Why can’t they ever make a good video game movie?
From the moment that EA logo pops up on the screen, I had one of those, “Oh shit” moments. I mean, video game movies have never been good. They just haven’t. And like idiots, we continue to adapt them to the screen. Like even bigger idiots, the video games that have the most potential to be adapted to movies aren’t even considered and we wind up with Need for Speed. Need for Speed is one of the quintessential racing video games out there. The only thing it really lacks is a coherent plot. As far as that is concerned, the Most Wanted and Carbon titles of the franchise have come the closest in terms of an actual story, none of which are specifically adapted here. This situation is pretty much a movie with a racing backdrop with the NFS title slapped on it. There is simply not enough in this film to warrant the title. Goddamn it all.
So Need for Speed is very simple in terms of plot. A Mt. Kisco racer is framed for criminal manslaughter during a race and once he gets out, he endeavors to enter himself in an illegal street racing competition in order to get back at the man who ruined him. The plot, to put it mildly, is a bit of a mess. We have our main character, who starts out in New York, trying to get to California in under two days in order to get to the competition. Along the way, he will get into police chases, and become romantically involved with an exotic car dealer who is somehow snagged along for the ride. The unfortunate thing is that most of the police chases (a staple of NFS games since Hot Pursuit) could have very easily been avoided to the point where it just seemed that the main character went out of his way to aggravate the cops into chasing them. And, when our lead is doing illegal shenanigans in his car, such as burning rubber, driving on the wrong side of the road, or just causing general mayhem, there isn’t a cop to be seen. And as events in the film come into play, the climax is actually rather anti-climactic (odd choice of words, there) in that we can predict from there on out what will happen. And lo and behold, it does! The film also requires you to suspend your disbelief far too many times during its two hour long running time. “Oh, I need a car for the race? Why don’t I just call this guy that I met once two years ago and ask if he can loan his car to me? That’ll work!” That does not happen, movie. That just does not happen.
The cast, is also a disappointment. Aaron Paul (Breaking Bad’s Jesse Pinkman) plays the lead, Toby Marshall, and Paul looks rather lost for most of the movie, as if he’s wondering what the hell he should be doing while on set. The other half, he’s fine, but he fails to make a good impression despite the buildup of his casting. The rest of the cast…..sad to say it, isn’t very good. You have the rapper Scott Mescudi (aka Kid Cudi) in his film debut, and he just sucks. Dominic Cooper (Howard Stark from Captain America) play’s Paul’s rival, and he’s just another cliche villain with no interesting or comprehensible motives. There’s the unfortunately named Imogen Poots who plays Paul’s love interest but she’s so one-dimensional and boring that you really couldn’t care less about the relationship on screen. Michael Keaton has an extended cameo as the founder of the illegal street racing competition, but he just seems miscast for the role as he isn’t manic enough or entirely convincing that he used to race cars as a living. The whole cast is pretty much a big “SMH.”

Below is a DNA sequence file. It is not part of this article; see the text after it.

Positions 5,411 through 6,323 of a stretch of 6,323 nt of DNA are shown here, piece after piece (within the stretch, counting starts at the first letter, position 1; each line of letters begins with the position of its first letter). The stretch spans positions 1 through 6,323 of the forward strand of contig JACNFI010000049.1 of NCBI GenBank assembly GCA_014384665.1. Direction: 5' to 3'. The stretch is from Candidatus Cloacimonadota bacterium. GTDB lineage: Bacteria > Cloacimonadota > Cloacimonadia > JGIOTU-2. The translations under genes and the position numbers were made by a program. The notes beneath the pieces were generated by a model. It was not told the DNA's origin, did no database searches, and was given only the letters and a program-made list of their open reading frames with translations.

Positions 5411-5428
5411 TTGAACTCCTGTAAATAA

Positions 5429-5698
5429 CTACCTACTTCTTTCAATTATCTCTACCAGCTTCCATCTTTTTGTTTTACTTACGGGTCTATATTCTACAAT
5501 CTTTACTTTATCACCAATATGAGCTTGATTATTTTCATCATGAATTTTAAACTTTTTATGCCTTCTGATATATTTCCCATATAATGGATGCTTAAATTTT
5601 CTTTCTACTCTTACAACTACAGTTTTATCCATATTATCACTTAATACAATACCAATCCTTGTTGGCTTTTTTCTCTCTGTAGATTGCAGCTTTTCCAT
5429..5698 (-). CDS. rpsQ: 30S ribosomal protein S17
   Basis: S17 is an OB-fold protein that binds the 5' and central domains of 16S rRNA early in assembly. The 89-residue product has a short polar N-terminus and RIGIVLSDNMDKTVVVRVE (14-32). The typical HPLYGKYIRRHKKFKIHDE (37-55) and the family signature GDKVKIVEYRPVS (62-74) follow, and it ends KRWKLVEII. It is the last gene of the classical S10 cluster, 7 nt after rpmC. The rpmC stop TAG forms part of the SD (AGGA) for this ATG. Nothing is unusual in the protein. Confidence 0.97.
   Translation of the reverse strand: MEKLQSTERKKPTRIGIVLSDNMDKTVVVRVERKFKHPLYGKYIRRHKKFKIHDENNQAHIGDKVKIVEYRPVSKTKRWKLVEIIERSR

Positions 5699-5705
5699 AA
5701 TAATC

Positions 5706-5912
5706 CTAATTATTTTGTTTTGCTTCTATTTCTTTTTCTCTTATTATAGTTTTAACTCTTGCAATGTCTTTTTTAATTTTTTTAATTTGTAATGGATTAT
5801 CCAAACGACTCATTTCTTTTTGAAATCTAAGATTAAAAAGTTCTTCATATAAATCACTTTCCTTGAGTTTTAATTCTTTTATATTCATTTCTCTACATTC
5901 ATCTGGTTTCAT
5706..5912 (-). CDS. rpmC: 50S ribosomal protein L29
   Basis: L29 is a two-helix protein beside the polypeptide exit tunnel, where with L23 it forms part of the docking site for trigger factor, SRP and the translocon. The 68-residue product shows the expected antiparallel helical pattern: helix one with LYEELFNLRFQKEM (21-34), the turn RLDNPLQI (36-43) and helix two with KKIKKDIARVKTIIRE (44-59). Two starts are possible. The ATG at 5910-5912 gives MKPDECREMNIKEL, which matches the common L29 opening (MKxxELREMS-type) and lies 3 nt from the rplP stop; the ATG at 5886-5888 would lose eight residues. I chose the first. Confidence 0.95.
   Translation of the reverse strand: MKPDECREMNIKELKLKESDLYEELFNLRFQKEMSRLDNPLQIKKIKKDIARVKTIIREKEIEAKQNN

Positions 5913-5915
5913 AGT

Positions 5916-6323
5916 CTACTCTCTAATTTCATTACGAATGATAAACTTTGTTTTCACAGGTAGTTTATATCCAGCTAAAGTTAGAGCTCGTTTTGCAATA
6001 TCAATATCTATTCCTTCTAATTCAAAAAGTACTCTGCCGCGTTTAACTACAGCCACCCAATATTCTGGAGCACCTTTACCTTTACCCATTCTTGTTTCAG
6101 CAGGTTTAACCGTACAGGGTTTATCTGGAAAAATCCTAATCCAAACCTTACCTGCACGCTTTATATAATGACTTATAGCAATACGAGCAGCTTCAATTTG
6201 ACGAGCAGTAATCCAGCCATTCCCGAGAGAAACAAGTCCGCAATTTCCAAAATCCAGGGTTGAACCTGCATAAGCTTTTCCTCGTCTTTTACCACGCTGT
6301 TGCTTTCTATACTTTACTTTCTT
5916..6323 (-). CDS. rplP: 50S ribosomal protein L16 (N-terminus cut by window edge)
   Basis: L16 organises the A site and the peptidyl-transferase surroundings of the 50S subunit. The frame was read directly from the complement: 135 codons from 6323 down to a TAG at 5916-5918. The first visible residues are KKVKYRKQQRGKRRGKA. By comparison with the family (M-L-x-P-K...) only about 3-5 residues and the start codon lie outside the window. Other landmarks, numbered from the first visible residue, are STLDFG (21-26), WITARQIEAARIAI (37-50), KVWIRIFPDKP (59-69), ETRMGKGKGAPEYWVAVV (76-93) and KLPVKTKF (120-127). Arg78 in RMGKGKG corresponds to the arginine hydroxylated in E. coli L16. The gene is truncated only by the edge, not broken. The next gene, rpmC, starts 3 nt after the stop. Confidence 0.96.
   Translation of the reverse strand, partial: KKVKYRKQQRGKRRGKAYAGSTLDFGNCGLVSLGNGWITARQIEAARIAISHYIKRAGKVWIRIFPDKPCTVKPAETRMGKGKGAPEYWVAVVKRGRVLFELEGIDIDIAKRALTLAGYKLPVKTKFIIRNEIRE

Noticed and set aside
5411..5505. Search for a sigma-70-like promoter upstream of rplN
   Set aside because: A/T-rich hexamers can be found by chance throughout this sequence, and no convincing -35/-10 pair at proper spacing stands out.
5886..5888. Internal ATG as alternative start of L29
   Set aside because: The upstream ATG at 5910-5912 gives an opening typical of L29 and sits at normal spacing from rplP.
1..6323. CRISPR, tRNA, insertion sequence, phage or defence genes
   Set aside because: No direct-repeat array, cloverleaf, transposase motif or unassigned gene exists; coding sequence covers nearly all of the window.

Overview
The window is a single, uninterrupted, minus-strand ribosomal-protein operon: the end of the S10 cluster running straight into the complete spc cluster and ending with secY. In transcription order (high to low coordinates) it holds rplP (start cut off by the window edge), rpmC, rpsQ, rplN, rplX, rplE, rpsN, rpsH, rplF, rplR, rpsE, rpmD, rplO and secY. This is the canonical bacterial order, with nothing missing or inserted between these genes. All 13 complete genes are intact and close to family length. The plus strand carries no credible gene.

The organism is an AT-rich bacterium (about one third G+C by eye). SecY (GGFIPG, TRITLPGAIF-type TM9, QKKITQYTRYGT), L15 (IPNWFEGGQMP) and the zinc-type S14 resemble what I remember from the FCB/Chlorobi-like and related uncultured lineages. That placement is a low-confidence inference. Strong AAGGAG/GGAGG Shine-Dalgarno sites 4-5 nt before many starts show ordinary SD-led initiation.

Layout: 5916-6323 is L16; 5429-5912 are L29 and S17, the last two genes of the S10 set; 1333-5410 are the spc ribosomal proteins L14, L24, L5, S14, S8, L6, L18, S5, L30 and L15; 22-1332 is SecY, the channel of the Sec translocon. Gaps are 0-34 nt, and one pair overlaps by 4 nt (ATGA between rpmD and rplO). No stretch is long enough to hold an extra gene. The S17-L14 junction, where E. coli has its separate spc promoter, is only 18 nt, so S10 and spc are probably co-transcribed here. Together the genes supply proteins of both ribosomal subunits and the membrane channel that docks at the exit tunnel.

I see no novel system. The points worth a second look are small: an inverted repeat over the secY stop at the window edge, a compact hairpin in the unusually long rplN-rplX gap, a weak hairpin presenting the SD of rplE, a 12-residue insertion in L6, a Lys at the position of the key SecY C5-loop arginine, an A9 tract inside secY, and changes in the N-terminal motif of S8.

As far as the racing scenes go, they’re….all right. What is interesting about them is that no CGI (like in the Fast and Furious movies) was used to complement the action, but practical stunts and real locations were utilized. It’s a bold move and the effects do look rather crisp, but the problem is that the races are shot so flat and so predictably that they start to get a little boring by the second race. I mean, if you’re just going to reuse the same camera angle all the time, then what’s the damn point? In fact, this whole movie was basically a giant advertisement for the Shelby Mustang as the camera (and actors) pore over every nut and bolt in the car. They use its GPS (complete with internet), they show the holographic dashboard that utilizes cameras instead of traditional side mirrors, you have everyone quoting specs on it. It felt like the movie was trying to sell this car to me, which was quite the irritant. To a lesser extent, this was also the case for the Swedish-built Koenigsegg Agera R, a hypercar that was featured not as heavily as the Mustang, but heavily enough to warrant a mention here. The racing scenes are pretty much the glue that holds the plot together so if you’re into those, then knock yourself out.
For a little while, I genuinely believed that this movie would actually be good. You can imagine my annoyance at the fact at what should have been an easy sell, turned out to backfire on all cylinders. Sure, the racing is good…for the first ten minutes, but then you’ve got to sift through all of this filler and exposition that just bloats the film beyond a palatable running time. I admire what the director tried to accomplish here but he should have gotten a better script or at least a better editor so that Need for Speed could have been the best video game based movie ever, which still doesn’t make it a good movie, but a step in the right direction for the genre. As it stands, it represents that video game movies can offer some form of entertainment without just being completely bad or unwatchable. If only those damn Halo and Mass Effect movies were ever to go into production, then no one would laugh about the pedigree of video game movies ever again. Seriously, why don’t they just do that?
Final Score: 40/100